Jan Brueghel the Younger was the son of Jan Brueghel the Elder (also known as “Velvet Brueghel”), by whom he was considerably influenced. Brueghel the Younger became well known for his landscapes, allegories, religious subjects, flower pieces and still lifes. Born in Antwerp in 1601, he received his earliest training from his father. In 1622, Brueghel visited Milan with an introduction to Cardinal Federico Borromeo, an important friend and patron of his father. He subsequently visited Genoa and Palermo. At the beginning of 1625, he learned of Jan Brueghel the Elder’s death, and returned to Antwerp in order to take over his studio.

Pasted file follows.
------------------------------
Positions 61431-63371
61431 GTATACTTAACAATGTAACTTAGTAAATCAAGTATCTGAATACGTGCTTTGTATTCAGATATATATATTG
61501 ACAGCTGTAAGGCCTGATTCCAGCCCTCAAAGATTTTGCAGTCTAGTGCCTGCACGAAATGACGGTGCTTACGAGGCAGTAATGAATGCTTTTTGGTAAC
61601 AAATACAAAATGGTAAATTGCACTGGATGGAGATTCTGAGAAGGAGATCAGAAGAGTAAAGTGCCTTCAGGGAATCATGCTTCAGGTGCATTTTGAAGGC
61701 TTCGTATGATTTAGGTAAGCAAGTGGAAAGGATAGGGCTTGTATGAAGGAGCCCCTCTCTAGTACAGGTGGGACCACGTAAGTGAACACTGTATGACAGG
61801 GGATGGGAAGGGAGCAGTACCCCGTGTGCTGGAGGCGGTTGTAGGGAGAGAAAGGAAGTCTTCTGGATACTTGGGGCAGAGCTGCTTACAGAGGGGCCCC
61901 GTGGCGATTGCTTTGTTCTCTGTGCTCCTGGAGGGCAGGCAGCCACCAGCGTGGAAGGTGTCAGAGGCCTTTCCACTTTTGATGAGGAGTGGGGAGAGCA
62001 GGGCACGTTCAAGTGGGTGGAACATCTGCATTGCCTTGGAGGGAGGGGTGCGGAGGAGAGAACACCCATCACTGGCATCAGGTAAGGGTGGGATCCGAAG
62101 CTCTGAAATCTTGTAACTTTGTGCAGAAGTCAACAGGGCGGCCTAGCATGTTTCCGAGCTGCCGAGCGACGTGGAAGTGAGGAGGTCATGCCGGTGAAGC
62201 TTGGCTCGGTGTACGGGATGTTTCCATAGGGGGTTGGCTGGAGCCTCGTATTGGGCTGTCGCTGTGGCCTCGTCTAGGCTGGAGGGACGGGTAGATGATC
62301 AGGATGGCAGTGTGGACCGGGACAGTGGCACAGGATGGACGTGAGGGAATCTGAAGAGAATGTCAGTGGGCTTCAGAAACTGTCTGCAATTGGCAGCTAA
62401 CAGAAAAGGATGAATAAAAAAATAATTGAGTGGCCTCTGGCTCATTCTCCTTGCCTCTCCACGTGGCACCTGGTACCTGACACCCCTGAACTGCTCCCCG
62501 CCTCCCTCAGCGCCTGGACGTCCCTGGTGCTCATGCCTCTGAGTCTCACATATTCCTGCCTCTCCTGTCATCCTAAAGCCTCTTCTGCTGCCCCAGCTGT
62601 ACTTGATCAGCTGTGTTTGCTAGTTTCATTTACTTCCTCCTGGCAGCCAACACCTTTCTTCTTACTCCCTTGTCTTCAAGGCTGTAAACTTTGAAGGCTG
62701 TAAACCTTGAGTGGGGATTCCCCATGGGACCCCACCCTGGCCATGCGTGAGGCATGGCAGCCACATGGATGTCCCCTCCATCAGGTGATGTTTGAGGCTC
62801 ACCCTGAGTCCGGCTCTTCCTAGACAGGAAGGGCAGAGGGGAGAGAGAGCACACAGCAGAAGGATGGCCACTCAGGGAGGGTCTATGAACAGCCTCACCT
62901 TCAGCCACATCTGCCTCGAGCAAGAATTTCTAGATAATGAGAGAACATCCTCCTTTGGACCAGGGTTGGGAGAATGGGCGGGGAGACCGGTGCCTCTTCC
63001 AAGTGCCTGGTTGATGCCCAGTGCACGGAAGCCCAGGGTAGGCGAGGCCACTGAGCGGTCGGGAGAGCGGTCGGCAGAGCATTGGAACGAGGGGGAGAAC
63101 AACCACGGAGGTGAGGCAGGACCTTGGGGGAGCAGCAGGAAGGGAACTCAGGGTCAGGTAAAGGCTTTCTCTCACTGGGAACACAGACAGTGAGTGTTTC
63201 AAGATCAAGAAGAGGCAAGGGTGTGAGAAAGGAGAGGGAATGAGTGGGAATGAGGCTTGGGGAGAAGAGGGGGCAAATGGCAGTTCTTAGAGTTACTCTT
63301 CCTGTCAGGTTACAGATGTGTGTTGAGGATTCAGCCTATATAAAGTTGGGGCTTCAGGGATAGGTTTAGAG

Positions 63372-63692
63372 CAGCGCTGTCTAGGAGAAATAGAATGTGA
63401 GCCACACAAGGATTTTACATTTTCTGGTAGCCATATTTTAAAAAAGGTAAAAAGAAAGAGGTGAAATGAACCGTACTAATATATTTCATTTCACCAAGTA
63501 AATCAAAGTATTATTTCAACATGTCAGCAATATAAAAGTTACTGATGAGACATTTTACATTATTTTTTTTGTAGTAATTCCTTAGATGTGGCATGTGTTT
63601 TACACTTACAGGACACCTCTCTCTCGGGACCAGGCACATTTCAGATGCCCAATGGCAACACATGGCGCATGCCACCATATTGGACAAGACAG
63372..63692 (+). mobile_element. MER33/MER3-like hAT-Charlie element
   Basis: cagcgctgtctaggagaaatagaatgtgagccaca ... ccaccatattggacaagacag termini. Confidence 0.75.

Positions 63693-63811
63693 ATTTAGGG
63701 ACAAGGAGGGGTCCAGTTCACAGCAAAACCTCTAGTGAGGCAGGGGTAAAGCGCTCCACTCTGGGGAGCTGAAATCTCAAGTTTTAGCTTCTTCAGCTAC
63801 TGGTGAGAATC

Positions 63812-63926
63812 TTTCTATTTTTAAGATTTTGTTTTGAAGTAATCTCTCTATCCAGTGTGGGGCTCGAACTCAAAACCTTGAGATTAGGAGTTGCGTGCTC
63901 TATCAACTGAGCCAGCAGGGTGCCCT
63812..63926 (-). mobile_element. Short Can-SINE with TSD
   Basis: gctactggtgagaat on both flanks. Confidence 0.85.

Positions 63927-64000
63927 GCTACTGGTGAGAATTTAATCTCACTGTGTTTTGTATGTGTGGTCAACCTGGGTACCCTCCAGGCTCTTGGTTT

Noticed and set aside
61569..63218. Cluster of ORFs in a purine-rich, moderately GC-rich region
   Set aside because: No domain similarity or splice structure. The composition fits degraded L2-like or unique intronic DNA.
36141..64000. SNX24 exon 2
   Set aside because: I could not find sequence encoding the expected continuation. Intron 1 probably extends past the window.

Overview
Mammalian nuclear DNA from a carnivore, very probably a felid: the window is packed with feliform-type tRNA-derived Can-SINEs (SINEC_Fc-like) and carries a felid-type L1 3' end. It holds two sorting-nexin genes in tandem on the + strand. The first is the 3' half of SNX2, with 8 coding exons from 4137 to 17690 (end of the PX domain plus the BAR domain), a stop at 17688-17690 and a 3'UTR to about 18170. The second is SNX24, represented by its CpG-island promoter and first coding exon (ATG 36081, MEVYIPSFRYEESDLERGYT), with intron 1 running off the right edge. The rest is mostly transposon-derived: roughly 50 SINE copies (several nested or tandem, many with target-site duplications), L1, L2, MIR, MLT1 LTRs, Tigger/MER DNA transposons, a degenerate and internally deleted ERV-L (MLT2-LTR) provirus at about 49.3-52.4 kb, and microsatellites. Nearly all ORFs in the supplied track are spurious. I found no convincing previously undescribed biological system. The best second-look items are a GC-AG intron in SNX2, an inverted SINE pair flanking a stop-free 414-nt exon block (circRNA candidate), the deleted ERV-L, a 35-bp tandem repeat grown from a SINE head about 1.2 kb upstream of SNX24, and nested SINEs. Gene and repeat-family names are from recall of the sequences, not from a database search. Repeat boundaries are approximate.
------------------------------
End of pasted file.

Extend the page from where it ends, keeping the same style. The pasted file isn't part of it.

Brueghel the Younger became a master of the Guild of St. Luke in 1625, and married the daughter of the painter Abraham Janssens in 1626. He became a Dean of the Chamber of Rhetoric in 1630. During this period he was also appointed Dean of the Painter’s Guild. Like his father, Brueghel the Younger often collaborated on paintings with other artists, including Henrik van Balen, Peter Paul Rubens, and Josse de Momper. Moreover, he was often responsible for the ornamentation in paintings by Rubens, Jansens and van Balen.